The Kinks – The Kinks Kronikles (1972): On Second Thought

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A double album, The Kinks Kronikles features an inviting assortment of hit singles, non-hit singles, B-sides of singles and previously unreleased material. Focusing on the years 1966-1970, the collection examines the legendary British band’s most creative period, signalled by astute and imaginative lyrics and melodies rich with color and mobility.

Bleeding with resolved alientation, “Waterloo Sunset” glistens with purity and polish, the toe-tapping shuffle of “The Village Green Preservation Society” demands God save china cups, Donald Duck and virginity, and “David Watts,” which reveals envy for a popular classmate, locks in as a vibrant rocker, bolstered by fist-pumping harmonies and pin-sharp hooks.

On the vaudeville-fashioned “Sunny Afternoon,” the greedy old tax man has rendered the once wealthy narrator poor and idle, while “Lola,” with its nagging beat and infectious chorus, recounts an incident with a transvestite. A top-shelf power-chord raver, “She’s Got Everything” stutters to a swinging pitch, “Shangri-La” serves as an able fusion of folk influences and rocking brawn, “This Is Where I Belong” jangles with verve, and “Victoria” skips and scurries to a plucky gait.

Lead vocalist and songwriter Ray Davies may command the lion’s share of acclaim, but brother Dave — who provides the fetching fretwork — is equally talented in such matters. And the proof is heard on a pair of his solo efforts, the strumming hum of “Suzannah’s Still Alive” and “Death Of A Clown,” which nails a scruffy Bob Dylan inspired vocal to a tipsy pub styled sing-a-long tenor.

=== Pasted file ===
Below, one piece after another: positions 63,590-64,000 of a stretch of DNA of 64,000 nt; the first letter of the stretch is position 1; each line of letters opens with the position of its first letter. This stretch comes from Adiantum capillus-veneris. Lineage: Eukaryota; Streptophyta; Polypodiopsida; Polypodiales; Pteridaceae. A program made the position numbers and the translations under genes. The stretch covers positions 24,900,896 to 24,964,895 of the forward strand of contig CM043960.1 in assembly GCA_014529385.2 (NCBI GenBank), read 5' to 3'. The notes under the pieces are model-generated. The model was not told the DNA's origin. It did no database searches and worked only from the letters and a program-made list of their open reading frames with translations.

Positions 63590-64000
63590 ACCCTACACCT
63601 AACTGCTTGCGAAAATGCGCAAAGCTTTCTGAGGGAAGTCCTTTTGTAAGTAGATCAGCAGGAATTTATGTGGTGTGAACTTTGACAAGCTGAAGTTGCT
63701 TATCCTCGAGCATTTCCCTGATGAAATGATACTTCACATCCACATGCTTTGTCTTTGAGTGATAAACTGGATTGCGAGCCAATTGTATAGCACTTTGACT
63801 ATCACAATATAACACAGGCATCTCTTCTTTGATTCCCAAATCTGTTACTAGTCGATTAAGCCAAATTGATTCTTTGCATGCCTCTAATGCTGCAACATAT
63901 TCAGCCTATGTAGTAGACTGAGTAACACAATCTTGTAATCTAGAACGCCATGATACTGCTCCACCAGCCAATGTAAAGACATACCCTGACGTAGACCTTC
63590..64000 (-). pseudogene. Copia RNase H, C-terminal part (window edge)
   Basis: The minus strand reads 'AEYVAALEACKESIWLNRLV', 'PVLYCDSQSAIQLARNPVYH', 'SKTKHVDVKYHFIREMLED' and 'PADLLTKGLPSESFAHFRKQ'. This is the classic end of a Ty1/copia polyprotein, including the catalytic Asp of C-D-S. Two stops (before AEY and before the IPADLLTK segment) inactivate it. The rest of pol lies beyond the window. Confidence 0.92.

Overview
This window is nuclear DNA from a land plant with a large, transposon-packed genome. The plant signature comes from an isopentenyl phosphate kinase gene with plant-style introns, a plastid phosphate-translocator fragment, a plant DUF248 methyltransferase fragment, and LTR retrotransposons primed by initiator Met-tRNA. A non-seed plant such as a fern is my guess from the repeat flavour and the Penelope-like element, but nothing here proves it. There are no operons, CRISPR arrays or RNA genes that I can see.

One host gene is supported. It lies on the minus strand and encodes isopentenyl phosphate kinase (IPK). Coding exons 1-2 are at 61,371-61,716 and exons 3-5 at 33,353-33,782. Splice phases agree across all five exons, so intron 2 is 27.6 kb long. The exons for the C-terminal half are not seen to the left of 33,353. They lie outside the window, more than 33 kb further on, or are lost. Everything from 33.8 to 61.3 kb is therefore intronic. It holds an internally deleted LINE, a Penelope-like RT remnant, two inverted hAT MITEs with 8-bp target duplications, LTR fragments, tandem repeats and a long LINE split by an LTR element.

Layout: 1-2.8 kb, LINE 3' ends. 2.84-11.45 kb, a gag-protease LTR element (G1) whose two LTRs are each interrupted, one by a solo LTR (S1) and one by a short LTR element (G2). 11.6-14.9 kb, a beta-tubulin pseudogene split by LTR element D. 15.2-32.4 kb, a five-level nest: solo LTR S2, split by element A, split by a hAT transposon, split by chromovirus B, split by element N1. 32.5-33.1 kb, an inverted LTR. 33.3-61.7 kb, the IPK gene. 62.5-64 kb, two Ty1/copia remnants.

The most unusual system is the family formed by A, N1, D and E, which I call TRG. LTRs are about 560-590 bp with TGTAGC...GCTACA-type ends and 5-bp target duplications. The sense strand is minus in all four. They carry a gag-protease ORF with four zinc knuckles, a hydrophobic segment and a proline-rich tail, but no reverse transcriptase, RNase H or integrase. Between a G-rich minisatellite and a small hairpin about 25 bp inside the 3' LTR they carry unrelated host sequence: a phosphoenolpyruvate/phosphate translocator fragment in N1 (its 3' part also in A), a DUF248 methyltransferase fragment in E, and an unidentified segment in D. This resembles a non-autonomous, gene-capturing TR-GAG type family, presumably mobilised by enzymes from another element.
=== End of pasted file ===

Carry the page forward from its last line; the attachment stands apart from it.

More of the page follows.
The Kinks have always pretty much operated in their own sphere, and The Kinks Kronikles (Reprise Records) covers enough ground to emphasize the band’s uniqueness. At the time these tracks were cut, the greater percent of the band’s contemporaries were engaged in psychedelic pursuits or playing super heavy rock. But the Kinks, although they did go through a concept album phase that produced some question marks, remained true to form and structure.

An outstanding pouring of songs, The Kinks Kronikles is a nice introduction to one of the world’s best bands, as well as a must have for those who have been supporters since the beginning.

Beverly Paterson

Beverly Paterson

Beverly Paterson was born the day Ben E. King hit No. 4 with "Stand By Me" -- which is actually one of her favorite songs, especially John Lennon's version. She's contributed to Lance Monthly and Amplifier, and served as Rock Beat International's associate editor. Paterson has also published Inside Out, and Twist & Shake. Contact Something Else! at reviews@somethingelsereviews.com.
Beverly Paterson
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